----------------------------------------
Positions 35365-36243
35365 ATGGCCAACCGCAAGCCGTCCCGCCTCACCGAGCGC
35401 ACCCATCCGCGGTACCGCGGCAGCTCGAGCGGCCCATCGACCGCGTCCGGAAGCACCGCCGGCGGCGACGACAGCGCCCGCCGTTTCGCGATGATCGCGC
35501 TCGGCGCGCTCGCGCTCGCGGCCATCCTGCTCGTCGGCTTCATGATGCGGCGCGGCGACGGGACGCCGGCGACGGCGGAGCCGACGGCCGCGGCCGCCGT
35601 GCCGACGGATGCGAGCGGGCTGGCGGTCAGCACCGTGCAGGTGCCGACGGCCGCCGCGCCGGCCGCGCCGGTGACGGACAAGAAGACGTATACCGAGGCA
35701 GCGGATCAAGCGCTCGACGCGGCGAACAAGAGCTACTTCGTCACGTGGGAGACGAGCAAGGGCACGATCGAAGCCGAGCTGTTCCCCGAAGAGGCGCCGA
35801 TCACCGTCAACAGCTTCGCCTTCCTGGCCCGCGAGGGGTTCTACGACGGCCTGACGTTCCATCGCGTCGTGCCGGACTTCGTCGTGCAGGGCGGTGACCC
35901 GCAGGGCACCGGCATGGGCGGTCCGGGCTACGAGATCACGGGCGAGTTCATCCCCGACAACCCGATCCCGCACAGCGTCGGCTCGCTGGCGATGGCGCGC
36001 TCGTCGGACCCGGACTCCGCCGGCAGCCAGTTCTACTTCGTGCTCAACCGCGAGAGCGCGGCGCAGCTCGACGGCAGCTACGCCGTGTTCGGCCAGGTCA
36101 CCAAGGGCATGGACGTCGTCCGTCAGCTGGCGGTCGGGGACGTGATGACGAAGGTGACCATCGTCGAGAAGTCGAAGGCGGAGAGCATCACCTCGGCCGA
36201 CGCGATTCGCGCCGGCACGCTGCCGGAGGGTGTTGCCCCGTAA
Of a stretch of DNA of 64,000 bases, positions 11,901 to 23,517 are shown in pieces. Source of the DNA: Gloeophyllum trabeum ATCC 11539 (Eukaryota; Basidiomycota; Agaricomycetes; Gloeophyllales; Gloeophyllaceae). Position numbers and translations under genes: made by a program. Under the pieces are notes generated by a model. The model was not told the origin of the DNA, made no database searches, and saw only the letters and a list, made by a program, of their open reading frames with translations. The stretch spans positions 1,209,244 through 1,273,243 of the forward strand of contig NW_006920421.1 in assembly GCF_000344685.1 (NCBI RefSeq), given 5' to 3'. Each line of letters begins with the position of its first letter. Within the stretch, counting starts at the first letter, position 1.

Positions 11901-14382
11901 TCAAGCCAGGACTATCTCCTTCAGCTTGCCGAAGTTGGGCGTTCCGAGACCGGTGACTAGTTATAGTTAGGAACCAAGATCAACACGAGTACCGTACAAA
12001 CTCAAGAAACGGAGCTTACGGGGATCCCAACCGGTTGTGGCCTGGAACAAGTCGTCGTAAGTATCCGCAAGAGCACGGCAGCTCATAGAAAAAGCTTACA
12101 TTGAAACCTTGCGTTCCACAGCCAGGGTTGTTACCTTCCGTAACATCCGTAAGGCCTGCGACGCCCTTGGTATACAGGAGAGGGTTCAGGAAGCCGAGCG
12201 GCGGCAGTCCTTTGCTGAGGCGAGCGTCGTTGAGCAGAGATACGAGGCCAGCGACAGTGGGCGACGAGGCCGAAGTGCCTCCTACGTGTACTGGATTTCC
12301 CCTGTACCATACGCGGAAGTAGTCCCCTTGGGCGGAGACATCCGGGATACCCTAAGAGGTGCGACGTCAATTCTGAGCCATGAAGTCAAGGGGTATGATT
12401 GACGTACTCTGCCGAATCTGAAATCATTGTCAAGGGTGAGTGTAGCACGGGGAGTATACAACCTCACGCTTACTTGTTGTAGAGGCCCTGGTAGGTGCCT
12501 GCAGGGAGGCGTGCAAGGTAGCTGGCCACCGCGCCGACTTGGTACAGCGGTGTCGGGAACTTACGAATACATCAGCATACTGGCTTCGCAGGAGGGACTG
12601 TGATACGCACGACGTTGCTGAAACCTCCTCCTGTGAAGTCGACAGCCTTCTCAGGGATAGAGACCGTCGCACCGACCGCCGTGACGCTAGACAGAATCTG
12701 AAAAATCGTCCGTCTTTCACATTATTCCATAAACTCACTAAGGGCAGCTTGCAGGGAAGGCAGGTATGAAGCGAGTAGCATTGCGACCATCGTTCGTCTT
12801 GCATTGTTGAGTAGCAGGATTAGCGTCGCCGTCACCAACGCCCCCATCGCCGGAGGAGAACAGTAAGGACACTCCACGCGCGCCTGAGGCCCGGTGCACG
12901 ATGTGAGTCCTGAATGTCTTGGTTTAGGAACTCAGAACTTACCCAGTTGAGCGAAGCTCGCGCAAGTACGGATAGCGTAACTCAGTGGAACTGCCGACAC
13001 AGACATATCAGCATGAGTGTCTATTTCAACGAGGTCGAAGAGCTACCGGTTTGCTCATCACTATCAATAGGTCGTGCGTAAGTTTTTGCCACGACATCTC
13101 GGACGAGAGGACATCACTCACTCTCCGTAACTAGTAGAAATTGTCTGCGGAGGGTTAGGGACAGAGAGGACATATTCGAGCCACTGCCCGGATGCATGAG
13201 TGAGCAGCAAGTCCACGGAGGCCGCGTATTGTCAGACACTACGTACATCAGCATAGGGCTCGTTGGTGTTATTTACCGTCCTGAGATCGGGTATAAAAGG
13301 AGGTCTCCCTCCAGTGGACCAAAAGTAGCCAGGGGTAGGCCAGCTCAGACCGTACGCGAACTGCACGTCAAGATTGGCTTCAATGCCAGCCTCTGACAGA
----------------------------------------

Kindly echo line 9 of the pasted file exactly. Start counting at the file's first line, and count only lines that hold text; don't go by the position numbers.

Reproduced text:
36001 TCGTCGGACCCGGACTCCGCCGGCAGCCAGTTCTACTTCGTGCTCAACCGCGAGAGCGCGGCGCAGCTCGACGGCAGCTACGCCGTGTTCGGCCAGGTCA